The Science of Horse Racing: Why Do Some Horses Bleed After a Race?
The undefeated Eclipse went 18-for-18 in his short 17-month career. This English great was three generations removed from the Darley Arabian, one of the Thoroughbred’s foundation sires, his connection to that forefather through his great-grandsire Bartlett’s Childers. Bred by Leonard Childers and owned by John Bartlett, that stallion was a full brother to the horse considered the first great Thoroughbred, Flying Childers.
Yet Bartlett’s Childers did not race for one good reason: he was a bleeder.
Alternatively known as Bleeding Childers, the stallion never raced because he bled from his nose after exercise, a phenomenon known as epistaxis. But instead he became a sire of consequence, his line furthered by Eclipse and the multiple sire lines connected to him. From Native Dancer to Mr. Prospector, and from Seattle Slew to Tapit, Bartlett’s Childers is still a part of the breed three centuries later.
So is the phenomenon that kept him from competition. Even in the 21st century, the sport still wrestles with Exercise-Induced Pulmonary Hemorrhage, or EIPH, of which epistaxis is the most serious example. For this month’s Science of Horse Racing, let us look at EIPH in Thoroughbreds and how it can affect a horse on race day and beyond.
The term EIPH refers to bleeding in the pulmonary system, or the blood supplying part of a horse’s respiratory system, after exercise. Each time a horse breathes, their lungs take in oxygen and expel carbon dioxide. The lungs then transfer that oxygen and take out carbon dioxide from the blood via the blood/gas barrier, a membrane fifty times thinner than a human hair between the airway and blood vessels. In horse anatomy, the thinner the membrane, the more efficient the transfer of oxygen into the blood, which seems ideal on the surface. However, problems can arise during exercise.
At rest, a horse’s heart rate is 30 beats per minute; as a result, their blood pressure is lower since their heart is not working hard. However, during exercise, a horse’s heart rate can increase to 240 beats per minute. To keep up with the oxygen demands, the heart must move blood faster through the body, pumping harder. Because the heart is pumping harder, blood pressure increases; that puts even more force on each part of the circulatory system, down to that thin membrane that is the blood/gas barrier.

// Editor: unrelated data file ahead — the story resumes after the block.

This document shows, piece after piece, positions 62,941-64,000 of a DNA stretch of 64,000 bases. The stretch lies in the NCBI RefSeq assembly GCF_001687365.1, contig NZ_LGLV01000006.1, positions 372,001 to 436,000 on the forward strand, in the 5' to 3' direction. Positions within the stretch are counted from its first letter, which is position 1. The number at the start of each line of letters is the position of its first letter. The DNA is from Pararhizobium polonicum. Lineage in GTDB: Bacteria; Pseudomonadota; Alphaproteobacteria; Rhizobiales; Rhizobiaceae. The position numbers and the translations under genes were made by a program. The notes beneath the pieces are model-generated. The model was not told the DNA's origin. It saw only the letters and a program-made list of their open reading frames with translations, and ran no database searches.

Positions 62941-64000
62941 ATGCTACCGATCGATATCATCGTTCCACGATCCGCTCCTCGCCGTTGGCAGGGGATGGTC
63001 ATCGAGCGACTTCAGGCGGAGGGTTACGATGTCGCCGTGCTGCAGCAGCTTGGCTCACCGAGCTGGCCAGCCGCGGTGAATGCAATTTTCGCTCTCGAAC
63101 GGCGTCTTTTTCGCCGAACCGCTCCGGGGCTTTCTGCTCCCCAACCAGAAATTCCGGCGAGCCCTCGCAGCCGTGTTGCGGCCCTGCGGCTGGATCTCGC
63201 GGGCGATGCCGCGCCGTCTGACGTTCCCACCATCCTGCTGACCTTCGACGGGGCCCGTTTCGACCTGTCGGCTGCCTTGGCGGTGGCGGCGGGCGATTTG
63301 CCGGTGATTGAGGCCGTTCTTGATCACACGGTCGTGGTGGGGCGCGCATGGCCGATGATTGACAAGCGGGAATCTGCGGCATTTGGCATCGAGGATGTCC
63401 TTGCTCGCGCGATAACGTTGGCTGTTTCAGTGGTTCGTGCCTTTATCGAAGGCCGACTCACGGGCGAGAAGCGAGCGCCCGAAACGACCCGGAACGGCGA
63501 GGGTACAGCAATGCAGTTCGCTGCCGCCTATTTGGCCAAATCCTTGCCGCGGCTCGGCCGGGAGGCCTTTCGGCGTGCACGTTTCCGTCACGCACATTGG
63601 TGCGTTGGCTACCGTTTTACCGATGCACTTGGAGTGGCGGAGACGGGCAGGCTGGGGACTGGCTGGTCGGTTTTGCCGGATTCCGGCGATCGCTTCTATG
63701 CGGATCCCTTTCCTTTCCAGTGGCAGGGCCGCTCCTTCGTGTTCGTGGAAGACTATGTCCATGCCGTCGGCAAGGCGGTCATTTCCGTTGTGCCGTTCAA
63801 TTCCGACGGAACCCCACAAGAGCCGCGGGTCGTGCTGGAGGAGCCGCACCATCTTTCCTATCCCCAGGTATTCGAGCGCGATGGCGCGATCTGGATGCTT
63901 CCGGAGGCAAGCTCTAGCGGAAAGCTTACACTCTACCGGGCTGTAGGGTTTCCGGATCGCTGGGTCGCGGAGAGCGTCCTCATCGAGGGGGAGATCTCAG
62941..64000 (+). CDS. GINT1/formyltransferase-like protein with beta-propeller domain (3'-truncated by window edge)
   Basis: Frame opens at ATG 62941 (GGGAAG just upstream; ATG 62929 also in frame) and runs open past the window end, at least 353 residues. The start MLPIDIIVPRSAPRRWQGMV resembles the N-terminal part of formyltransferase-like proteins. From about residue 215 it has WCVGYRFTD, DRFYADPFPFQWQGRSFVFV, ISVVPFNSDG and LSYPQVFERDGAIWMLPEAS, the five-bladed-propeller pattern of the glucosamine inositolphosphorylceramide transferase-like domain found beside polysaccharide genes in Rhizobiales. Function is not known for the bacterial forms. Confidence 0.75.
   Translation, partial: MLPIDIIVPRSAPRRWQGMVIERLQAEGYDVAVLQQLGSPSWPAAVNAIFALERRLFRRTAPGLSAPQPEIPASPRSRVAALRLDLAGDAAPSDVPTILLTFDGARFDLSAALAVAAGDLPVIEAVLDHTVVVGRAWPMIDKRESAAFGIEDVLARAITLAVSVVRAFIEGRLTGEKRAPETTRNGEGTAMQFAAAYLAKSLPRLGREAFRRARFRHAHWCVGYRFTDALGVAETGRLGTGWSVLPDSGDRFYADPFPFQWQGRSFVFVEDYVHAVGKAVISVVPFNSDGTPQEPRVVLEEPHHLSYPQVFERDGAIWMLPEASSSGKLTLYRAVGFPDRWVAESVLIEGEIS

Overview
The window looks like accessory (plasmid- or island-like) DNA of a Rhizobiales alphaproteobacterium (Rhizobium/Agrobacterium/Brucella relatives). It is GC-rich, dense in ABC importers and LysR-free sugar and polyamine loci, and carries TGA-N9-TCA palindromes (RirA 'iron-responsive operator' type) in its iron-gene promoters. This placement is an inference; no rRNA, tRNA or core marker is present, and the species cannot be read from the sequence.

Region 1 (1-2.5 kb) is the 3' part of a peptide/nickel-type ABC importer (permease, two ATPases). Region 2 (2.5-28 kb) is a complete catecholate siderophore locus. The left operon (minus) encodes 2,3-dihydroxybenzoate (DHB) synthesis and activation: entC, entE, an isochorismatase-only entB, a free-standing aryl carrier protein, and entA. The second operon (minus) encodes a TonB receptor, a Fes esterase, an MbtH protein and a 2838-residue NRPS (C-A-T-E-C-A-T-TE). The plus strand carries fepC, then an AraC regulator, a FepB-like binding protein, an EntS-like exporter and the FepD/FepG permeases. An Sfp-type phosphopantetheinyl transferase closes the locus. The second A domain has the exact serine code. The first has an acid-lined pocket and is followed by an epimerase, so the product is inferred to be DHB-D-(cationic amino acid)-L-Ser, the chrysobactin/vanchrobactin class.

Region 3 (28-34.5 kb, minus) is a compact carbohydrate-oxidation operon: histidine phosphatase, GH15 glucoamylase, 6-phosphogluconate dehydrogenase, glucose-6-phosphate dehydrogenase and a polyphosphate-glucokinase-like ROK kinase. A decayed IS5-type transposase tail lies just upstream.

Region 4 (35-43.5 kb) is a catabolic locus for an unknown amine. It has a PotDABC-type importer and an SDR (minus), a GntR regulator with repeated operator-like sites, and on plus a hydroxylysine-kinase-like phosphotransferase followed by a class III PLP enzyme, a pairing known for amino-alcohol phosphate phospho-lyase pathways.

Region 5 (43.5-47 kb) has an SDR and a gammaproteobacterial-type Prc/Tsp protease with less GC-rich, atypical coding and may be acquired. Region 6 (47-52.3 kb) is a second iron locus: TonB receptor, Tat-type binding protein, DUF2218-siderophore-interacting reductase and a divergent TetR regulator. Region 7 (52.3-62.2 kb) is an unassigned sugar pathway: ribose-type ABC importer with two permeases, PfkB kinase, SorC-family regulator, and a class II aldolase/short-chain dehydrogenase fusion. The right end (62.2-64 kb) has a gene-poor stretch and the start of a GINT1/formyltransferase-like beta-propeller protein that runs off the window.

Horses are bred to make that blood/gas transfer as effective as possible, but that also means that the barrier has thinned through the generations. Because of this, when the pressure builds up on those membranes in the smallest blood vessels, it can result in blood seeping across that barrier and into the respiratory system. This results in bleeding during exercise, or EIPH.
That same epistaxis that kept Bartlett’s Childers off the racetrack is relatively rare, occurring in less than 1% of starters in the United States. However, EIPH occurs at an estimated rate of 40-75% of horses, with severity ranging from traces of blood in the trachea or bronchi to multiple streams of blood pooling around where the neck meets the chest. The wide range in the rate of bleeding in Thoroughbreds is a result of the frequency of examinations for potential bleeding.
If a horse runs poorly, a trainer may elect to have a veterinarian examine the horse with an endoscope, colloquially called ‘scoping.’ The veterinarian would run a flexible endoscope with a camera down the horse’s throat to look for signs of bleeding. However, the timing of such a procedure can affect a diagnosis: a horse may still bleed but that case of EIPH might not be visibly detectable if enough time has passed. While not every case of a horse running poorly is a result of bleeding, trainers may elect to scope a horse to rule that out just in case.
Recurring bleeding can cause long-term effects that may compromise a horse’s performance over time. The pulmonary veins feeding the lungs can become stiff and develop scarring. Such scarring will cause pressure to continue to build over time, increasing the chances that EIPH will recur and become progressively more serious.
Trainers have options for preventing EIPH in their horses, with one particular well-known preventative currently under examination as a possible performance enhancer.
Furosemide, better known as Lasix, is a diuretic commonly prescribed to prevent EIPH. The drug causes horses to urinate more, which reduces the amount of liquid in their system and thus lowers blood pressure. However, Lasix also has potential performance-enhancing properties. Because of this, some jurisdictions restrict Lasix for race-day usage, but will allow it for training. While that drug has been a preferred preventative for EIPH, trainers and other caregivers have other tools at their disposal.
Nasal strips can help prevent EIPH by supporting a horse’s nasal passages, keeping them open during exertion. Supplements like nitric oxide and omega-3 fatty acids have shown some effectiveness as well. Trainers and other caregivers often work with veterinarians to help find the right solutions, whether via supplements or other treatments, for each horse throughout their careers.
Because it is connected with any sort of exertion, EIPH is not limited to just Thoroughbreds. Most sport horses from Standardbreds to barrel racers deal with this phenomenon, as do greyhounds and even humans. Understanding why and how it happens and taking steps to prevent EIPH can help a horse stay healthy and optimize their performance throughout their time on the racetrack.